Motivational strength in emotion regulation in healthy and depressed individuals

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Please note these projects are no longer accepting applications.

Project Description:

Being able to successfully influence our emotions is critical for psychological wellbeing.

Although research has uncovered some factors that contribute to successful emotion regulation, much remains unknown. How strongly motivated people are to change their emotions is key to successful emotion regulation. Motivational strength refers to the intensity of the drive to pursue emotional change and is captured by a commitment to achieve that change and by the effort, people are willing to invest to achieve it.

The research projects seek to identify the antecedents of motivational strength in emotion regulation:

  1. the perceived desirability and attainability of the desired emotional change to shape motivational strength
  2. increasing motivational strength in emotion regulation will facilitate successful emotion regulation and promote psychological health

Although greater motivational strength in emotion regulation in healthy adults is expected to be beneficial for well-being, this may not be the case in people who suffer from depression, as intense motivational strength could potentially be counterproductive. PhD Projects 1 and 2 will test these novel ideas by examining emotion regulation in the laboratory and in daily life.

Both PhD projects will feature laboratory-based experiments and examine emotion regulation in daily life. PhD Project 1 will examine motivational strength in emotion regulation among healthy adults, and PhD Project 2 will examine motivational strength in emotion regulation among participants diagnosed with clinical depression.

The Project 1 candidate will learn how to administer and analyse ecological momentary assessments at The University of Melbourne. The Project 2 candidate will learn lab-based experimental and physiology measures at The Hebrew University of Jerusalem (HUJI).

Project goals

PhD Project 1 (based at the University of Melbourne)
Project title: Motivational strength in emotion regulation in healthy individuals

The project will test whether motivational strength in emotion regulation depends on the desirability of an emotion regulation goal (i.e., the perceived benefits of goal attainment) and the attainability of the goal (i.e., the expected chances of goal attainment). Additionally, the project will test whether motivational strength facilitates successful emotion regulation and promotes well-being. Four studies will test these hypotheses.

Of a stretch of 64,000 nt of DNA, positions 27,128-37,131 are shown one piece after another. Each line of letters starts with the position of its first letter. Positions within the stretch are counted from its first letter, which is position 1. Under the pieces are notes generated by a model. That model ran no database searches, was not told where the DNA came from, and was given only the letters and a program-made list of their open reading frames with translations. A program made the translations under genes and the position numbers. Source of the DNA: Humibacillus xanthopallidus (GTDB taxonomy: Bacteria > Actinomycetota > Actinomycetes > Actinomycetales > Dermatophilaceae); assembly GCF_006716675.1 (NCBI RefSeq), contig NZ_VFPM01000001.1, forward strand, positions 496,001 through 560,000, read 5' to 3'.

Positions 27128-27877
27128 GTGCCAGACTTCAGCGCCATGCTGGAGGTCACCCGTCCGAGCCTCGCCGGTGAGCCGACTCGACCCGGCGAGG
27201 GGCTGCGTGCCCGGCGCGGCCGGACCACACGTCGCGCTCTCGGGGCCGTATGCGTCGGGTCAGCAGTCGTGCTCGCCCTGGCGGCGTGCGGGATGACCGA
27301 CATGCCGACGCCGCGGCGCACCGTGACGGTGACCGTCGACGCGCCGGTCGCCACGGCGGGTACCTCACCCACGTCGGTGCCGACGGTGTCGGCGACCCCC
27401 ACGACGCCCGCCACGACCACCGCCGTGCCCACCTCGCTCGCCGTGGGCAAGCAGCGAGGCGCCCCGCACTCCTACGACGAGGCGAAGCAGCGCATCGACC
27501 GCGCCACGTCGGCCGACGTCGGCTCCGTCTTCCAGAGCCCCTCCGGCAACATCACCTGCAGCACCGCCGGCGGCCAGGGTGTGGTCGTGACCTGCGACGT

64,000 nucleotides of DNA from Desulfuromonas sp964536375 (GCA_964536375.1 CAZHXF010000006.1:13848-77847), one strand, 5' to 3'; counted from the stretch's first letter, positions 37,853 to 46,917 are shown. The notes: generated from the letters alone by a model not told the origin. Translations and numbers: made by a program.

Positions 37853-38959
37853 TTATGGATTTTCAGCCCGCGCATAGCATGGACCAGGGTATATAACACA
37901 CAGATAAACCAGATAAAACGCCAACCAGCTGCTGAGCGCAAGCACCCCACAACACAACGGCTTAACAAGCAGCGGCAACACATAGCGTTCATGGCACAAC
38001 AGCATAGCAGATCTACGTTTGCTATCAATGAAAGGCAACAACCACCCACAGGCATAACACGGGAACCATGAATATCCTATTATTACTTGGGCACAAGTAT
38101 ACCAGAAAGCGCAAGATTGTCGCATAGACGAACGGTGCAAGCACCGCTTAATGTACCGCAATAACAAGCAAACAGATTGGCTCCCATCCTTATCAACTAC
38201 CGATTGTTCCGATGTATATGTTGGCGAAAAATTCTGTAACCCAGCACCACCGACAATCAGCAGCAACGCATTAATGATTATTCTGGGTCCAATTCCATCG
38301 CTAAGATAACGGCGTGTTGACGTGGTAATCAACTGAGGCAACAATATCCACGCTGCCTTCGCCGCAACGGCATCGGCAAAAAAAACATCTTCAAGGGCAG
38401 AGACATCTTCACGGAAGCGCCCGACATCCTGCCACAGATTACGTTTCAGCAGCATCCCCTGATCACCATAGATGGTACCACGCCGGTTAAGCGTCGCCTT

• Study 1 will test the causal role of desirability in shaping motivational strength in emotion regulation.
  • Study 2 will test the causal role of attainability.
  • Study 3 will examine motivational strength in emotion regulation in daily life among participants from a community sample.
  • Study 4 will combine experimental and daily life approaches to test whether motivational strength in daily life can be manipulated, and whether doing so facilitates successful emotion regulation in daily life. We expect greater motivational strength to lead to more successful emotion regulation and greater well-being, uncovering an important novel factor that contributes to healthier emotional lives.

The involvement of a PhD candidate in this project will be critical. The PhD candidate will design and develop target manipulations, construct experimental designs, implement the research plan, and prepare manuscripts for publication. The PhD candidate will also help integrate experimental and daily life approaches, ultimately creating experimental interventions that can be implemented in daily life.

PhD Project 2: (based at The Hebrew University of Jerusalem)
Project title:
Motivational strength in emotion regulation in depressed individuals

PhD Project 2 will examine motivational strength in emotion regulation in both healthy and clinically depressed individuals. Given that it targets a clinical population, that is harder to recruit and test, we expect PhD Project 2 to take four years to complete.

The project will include four studies, to test how depressed and non-depressed individuals differ in motivational strength in emotion regulation and its emotional and psychological outcomes.

  • Study 1 will involve a lab-based manipulation of difficulty in emotion regulation to test its impact on motivational strength.
  • Study 2 will assess the operation of motivational strength in emotion regulation in daily life, as the difficulty of emotion regulation varies naturally.
  • Study 3 will be lab-based and will test whether increasing or decreasing motivational strength in depressed individuals impacts successful emotion regulation.
  • Study 4 will include a manipulation phase and an experience sampling phase, to test whether it may be possible to facilitate successful emotion regulation among depressed individuals, by manipulating motivational strength.

The involvement of a PhD candidate will be critical for the implementation and success of the project. In addition to developing and implementing manipulations and research designs, the PhD candidate will offer and incorporate the perspective of a clinician.

Supervision team

Dr Elise Kalokerinos – The University of Melbourne

Prof Maya Tamir – The Hebrew University of Jerusalem

Skills and requirements:

  • Honours or a Master’s degree in psychology
  • Demonstrated ability to work independently and as part of the team
  • Demonstrated time and project management skills
  • Demonstrated ability to write research reports or other publications to a publishable standard (even if not published to date)

Please note these projects are no longer accepting applications

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